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Reposition: Shannon Sweeny

Happily, gone are the days when cutting-edge brand integration was demonstrated by the giant Cokes that sat on the desk in front of the American Idol judges. (Like Simon Cowell needed that much sugar.) Clients have become more savvy about their in-show positioning, which makes Shannon Sweeny's new job as vp of integrated marketing at FremantleMedia that much easier. 'Nobody is looking to just be part of a television show anymore,' she observes. 'They are looking to use their participation as a platform for marketing and communicating with their customers.
January 1, 2007

Happily, gone are the days when cutting-edge brand integration was demonstrated by the giant Cokes that sat on the desk in front of the American Idol judges. (Like Simon Cowell needed that much sugar.) Clients have become more savvy about their in-show positioning, which makes Shannon Sweeny’s new job as VP of integrated marketing at FremantleMedia that much easier. ‘Nobody is looking to just be part of a television show anymore,’ she observes. ‘They are looking to use their participation as a platform for marketing and communicating with their customers.

‘As much as possible, [brands] need to be a part of the story line. That’s the responsibility of both the brand and the production – to be open to working with the clients to figure out how to best communicate their messaging, or showcase their product.’ And, since clients tend not to approach branding with a hammer anymore, producers might practice some restraint of their own. Sweeny cautions against having too many advertisers in a given episode – better to spread them through a series – and advises against the dreaded product cutaway, if it can be avoided.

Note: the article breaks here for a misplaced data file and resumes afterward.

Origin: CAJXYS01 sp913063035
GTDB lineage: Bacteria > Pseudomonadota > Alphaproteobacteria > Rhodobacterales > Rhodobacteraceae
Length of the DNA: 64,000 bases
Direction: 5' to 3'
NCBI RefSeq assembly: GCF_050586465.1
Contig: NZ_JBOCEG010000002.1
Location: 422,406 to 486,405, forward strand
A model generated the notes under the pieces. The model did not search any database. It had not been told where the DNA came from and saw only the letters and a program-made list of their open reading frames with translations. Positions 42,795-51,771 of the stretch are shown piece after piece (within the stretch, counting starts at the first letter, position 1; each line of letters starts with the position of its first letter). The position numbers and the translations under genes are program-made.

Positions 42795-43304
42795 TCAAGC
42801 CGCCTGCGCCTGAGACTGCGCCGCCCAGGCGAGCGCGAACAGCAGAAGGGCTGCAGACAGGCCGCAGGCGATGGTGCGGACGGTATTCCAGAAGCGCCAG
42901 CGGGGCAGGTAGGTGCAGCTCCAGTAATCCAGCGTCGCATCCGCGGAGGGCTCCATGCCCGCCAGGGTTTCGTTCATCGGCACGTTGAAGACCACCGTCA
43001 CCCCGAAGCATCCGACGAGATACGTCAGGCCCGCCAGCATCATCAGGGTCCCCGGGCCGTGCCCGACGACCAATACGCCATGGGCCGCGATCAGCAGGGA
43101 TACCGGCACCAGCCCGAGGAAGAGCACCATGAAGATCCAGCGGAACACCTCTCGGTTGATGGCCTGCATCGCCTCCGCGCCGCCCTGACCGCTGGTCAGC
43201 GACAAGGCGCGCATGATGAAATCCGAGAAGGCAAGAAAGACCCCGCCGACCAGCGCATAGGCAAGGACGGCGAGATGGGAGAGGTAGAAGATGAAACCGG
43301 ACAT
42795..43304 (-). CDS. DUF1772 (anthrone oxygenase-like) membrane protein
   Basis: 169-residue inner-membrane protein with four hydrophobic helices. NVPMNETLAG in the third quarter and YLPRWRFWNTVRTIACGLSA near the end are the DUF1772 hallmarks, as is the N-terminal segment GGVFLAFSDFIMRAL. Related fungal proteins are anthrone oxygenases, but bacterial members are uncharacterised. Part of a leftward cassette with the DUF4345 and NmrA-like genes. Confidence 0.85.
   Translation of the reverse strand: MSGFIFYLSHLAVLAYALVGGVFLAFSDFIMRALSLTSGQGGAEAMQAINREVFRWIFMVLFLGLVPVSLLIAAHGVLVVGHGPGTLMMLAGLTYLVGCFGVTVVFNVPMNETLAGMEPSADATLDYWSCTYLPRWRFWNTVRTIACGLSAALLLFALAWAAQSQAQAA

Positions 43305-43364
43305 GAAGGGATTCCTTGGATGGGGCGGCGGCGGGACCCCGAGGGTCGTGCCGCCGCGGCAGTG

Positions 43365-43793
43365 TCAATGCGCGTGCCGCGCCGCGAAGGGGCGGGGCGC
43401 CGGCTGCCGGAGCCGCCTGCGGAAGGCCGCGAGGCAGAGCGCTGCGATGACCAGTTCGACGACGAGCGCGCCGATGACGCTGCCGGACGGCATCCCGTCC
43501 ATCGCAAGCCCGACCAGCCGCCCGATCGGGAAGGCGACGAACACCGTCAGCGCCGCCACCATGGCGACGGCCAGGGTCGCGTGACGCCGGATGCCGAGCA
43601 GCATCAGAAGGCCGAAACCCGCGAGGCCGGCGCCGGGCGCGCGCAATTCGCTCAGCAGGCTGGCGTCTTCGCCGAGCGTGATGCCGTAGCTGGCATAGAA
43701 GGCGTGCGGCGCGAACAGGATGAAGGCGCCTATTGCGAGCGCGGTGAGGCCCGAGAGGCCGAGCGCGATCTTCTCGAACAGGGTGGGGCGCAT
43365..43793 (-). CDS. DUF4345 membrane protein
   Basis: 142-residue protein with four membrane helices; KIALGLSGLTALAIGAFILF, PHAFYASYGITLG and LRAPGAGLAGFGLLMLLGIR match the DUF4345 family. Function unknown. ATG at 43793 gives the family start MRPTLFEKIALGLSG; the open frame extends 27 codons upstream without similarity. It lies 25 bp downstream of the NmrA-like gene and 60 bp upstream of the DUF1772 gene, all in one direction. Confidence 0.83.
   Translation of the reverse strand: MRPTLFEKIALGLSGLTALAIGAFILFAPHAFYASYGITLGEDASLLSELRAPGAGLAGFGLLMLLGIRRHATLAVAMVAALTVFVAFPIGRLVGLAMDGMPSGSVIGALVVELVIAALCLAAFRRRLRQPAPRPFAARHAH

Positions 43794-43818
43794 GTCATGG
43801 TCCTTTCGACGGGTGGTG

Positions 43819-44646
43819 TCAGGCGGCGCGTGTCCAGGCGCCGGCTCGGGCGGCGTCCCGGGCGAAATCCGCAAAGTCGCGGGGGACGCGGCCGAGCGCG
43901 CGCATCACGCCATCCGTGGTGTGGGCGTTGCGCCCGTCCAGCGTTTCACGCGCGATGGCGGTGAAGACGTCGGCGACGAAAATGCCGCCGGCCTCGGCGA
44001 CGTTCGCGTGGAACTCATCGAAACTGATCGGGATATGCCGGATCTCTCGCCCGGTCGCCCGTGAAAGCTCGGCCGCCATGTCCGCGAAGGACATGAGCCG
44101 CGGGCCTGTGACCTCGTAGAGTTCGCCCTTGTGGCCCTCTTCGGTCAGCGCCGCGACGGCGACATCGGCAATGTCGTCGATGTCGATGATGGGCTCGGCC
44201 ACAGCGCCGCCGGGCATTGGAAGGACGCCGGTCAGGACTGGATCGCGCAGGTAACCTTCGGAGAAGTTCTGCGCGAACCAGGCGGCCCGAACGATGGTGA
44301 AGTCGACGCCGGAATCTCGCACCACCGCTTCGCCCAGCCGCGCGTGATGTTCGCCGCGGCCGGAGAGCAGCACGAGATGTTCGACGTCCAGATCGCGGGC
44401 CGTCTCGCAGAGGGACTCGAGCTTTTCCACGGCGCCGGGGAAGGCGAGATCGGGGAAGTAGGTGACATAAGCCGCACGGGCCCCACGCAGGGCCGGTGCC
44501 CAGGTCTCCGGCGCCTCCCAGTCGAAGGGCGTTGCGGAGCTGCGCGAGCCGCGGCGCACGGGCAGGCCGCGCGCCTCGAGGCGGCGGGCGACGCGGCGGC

Pressed for an example of a well-run placement from her former incarnation at Burnett, Sweeny points to the Pontiac integration on The Apprentice. The car-maker used the show as the launch for an entire multimedia campaign for its new Solstice, essentially using it to create an early lead list of interested buyers before the car was rolled out.

Sweeny asserts that generating a measurable metric, such as a lead list, is the holy grail of integration. ‘It is increasingly important for research companies, agencies, and production companies to be able to figure out how to measure [response] for clients,’ she notes. ‘Television exposure is very, very difficult, especially with the increase in dvrs and people’s ability to consume their content on-demand. It makes it much more difficult for companies to unequivocally state what the return on investment would be.

‘Part of it depends on the show. Part of it depends on the integration into the show. And it depends on what the brand does to activate their integration. There are ways for [brands] to develop metrics within their marketing campaigns to allow them to assess what the success has been.’ Sweeny is confident such metrics will be common enough soon, especially now that clients tend to see in-show integration as part of a larger marketing effort. And that’s good news for producers looking to line up corporate cash to help fund their next production.

About The Author
Daniele Alcinii is a news reporter at realscreen, the leading international publisher of non-fiction film and television industry news and content. He joins the rs team with journalism experience following a stint out west with Sun Media in Edmonton's Capital Region, and communications work in Melbourne, Australia and Toronto. You can follow him on Twitter at @danielealcinii.

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